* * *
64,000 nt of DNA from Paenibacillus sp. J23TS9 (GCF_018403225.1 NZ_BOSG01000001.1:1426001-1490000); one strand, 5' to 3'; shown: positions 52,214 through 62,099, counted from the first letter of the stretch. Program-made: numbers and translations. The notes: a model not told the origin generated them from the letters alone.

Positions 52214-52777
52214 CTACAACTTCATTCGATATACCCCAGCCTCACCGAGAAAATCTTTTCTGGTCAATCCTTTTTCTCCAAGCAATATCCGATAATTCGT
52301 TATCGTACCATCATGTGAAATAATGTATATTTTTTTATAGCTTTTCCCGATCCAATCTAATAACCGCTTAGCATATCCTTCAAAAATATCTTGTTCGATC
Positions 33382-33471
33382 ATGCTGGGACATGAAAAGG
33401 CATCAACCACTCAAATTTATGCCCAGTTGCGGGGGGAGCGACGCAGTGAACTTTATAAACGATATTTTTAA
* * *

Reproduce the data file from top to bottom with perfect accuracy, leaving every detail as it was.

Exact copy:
64,000 nt of DNA from Paenibacillus sp. J23TS9 (GCF_018403225.1 NZ_BOSG01000001.1:1426001-1490000); one strand, 5' to 3'; shown: positions 52,214 through 62,099, counted from the first letter of the stretch. Program-made: numbers and translations. The notes: a model not told the origin generated them from the letters alone.

Positions 52214-52777
52214 CTACAACTTCATTCGATATACCCCAGCCTCACCGAGAAAATCTTTTCTGGTCAATCCTTTTTCTCCAAGCAATATCCGATAATTCGT
52301 TATCGTACCATCATGTGAAATAATGTATATTTTTTTATAGCTTTTCCCGATCCAATCTAATAACCGCTTAGCATATCCTTCAAAAATATCTTGTTCGATC
Positions 33382-33471
33382 ATGCTGGGACATGAAAAGG
33401 CATCAACCACTCAAATTTATGCCCAGTTGCGGGGGGAGCGACGCAGTGAACTTTATAAACGATATTTTTAA